Social cohesion relies on implicit social contracts. One of these is that police will protect the public, particularly if the public are punished if they take the law into their hands in order to defend themselves. People who have the attitude that shootings in the US can only be solved by taking away the general public’s ability to defend themselves are seriously misinformed. But when you add to this the fact that the armed police in the latest shooting refused to go in and protect the public then such an attitude is simply delusional.

If this continues you can expect in the future that petty warlords will begin popping up in Western societies. If people are not allowed to defend themselves but the police won’t defend them either then the average citizen will turn to their local big man. Like the opening scene in The Godfather when the funeral director who had placed his faith in the police finally understood that the only one who could help him was the local top criminal.

If the police want to use petty laws to hide behind when they fail at their job then do not be surprised when the public loses confidence in the police and starts to make other arrangements. Because the police do not exist in isolation. They serve a need, and if they don’t fulfill that need then they will inevitably be replaced with something else that does.


No Dutch lunch for me.


Deadbeat single mothers.


  1. because by signing up as a cop you relieve the average citizen of the responsibility of taking the law into his own hands to protect himself.

    Policemen are given authority in order to carry out their responsibilities. If they will not honor those responsibilities they are no better than petty tyrants.

  2. TechieDude

    The irony in this whole fiasco is rich. You have the sheriff on a CNN scripted “townhall” advocating gun control, then whoops! Video surfaces of one of his guys – Barney Fife outside the building, not even bothering to put the bullet in his gun. Turns out, he probably wasn’t the only one.

    So much for being sheepdogs. Also blows a huge hole in the gun control argument.

    I was bar-tending at a charity event this weekend. Where I live, that means bartenders must be “certified” (by watching a dumb class), and security has to be hired. Typically, we pay the local cops to do this. It’s usually the same one or two. It’s a good gig for them.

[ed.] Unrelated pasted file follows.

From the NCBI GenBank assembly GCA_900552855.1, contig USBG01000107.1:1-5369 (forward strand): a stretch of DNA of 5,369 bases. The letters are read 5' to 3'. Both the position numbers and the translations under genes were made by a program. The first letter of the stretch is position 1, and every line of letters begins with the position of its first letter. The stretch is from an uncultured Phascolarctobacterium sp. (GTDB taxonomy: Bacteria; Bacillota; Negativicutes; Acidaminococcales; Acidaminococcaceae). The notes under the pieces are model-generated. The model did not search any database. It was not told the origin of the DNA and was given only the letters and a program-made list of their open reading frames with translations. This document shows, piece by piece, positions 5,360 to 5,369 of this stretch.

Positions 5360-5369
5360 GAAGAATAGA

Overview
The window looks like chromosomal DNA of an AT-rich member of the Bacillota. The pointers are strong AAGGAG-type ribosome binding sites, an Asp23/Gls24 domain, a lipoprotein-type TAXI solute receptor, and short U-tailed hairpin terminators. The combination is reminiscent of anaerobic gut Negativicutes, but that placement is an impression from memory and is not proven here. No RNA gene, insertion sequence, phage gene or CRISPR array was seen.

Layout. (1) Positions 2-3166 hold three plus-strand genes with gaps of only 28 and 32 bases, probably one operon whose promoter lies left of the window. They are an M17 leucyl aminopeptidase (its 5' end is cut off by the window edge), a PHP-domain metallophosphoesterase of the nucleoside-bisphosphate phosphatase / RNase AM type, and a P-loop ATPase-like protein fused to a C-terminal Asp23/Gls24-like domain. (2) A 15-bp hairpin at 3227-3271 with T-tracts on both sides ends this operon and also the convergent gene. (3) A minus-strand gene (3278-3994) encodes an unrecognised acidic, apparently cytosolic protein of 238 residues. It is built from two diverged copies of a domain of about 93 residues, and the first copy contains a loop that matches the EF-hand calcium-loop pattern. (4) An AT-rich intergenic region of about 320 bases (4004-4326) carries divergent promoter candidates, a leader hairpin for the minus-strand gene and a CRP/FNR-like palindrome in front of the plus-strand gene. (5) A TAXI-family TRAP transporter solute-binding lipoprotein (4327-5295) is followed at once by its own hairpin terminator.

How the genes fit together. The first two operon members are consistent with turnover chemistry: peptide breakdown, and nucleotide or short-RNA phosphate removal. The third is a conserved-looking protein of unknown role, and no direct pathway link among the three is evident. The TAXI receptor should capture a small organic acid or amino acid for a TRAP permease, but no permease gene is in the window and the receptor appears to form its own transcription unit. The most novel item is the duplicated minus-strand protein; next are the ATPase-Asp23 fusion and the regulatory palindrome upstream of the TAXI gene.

So we were chatting about this very incident. He didn’t scorn – (That dudes a pussy), or brag (I’d have marched right in), but you could tell the enormity of the same that failed cop brought on himself. The whole department shamed themselves in the eyes of the cops here.

    Hate to be that dude. A coward dies a thousand deaths.

    You’re right. It’s a social contract. And it was broken. Add to that the foibles and incompetence of the FBI, you get less and less confidence in law enforcement. I think it’s high time to get my concealed carry permit.

    BTW, last time I was in London, a coworker was telling me about working at home, looking out the door of his office and seeing some dude in his house, stealing his stuff.

    I asked him what he did. “Well, I chased him down the street” Then I told him that would never happen in Texas where I live. Burglars avoid houses where someone may be home. You can’t tell if the lady of the house is packing heat or not. More often than not, they are.

    Floored him.

  3. Peter MacFarlane

    There was a case in the UK a few years back, where a couple cops stood and watched a child drown in a pond, because they hadn’t been trained in underwater rescue, or some such.

    Everyone one here totally understood of course; they took very little flak.

  4. When you even need a discussion about whether a man should risk himself to prevent murder and mayhem amongst children then you’ve already lost the match.

  5. I quite agree!

  6. > It seems that there is a good proportion of US cops who are happy to shoot in the face unarmed civilians wearing bathrobes

    But what they really enjoy is shooting people’s pets. They’ll actually shoot out a car window or break into the backyard of someone’s home to do it.

  7. morsjon

    If this had happened in Japan there would have been wall to wall seppuku by now. Just sayin..

  8. Phil B

    The American police have no duty to protect individuals (following the Warren v. District of Columbia case), only “society” as a whole:

    There are hundreds of such cases and a Google search will reveal many more.

  9. paul scott

    Evidence clear, that we need to recognise the necessity to protect ourselves and families. We need weapons, vigilante and covert action groups. The sooner we realise that we must defend ourselves, and that the Police are sickling employees of the Global State, the better.

  10. blackelkspeaks

    In the older days, if a soldier refused to confront the enemy, then he knew he would be shot. Similarly, if a policeman failed to perform his duties, then he knew he would be fired. We don’t adhere to such quaint notions any more. That’s not who we are. We’re so much better than that now.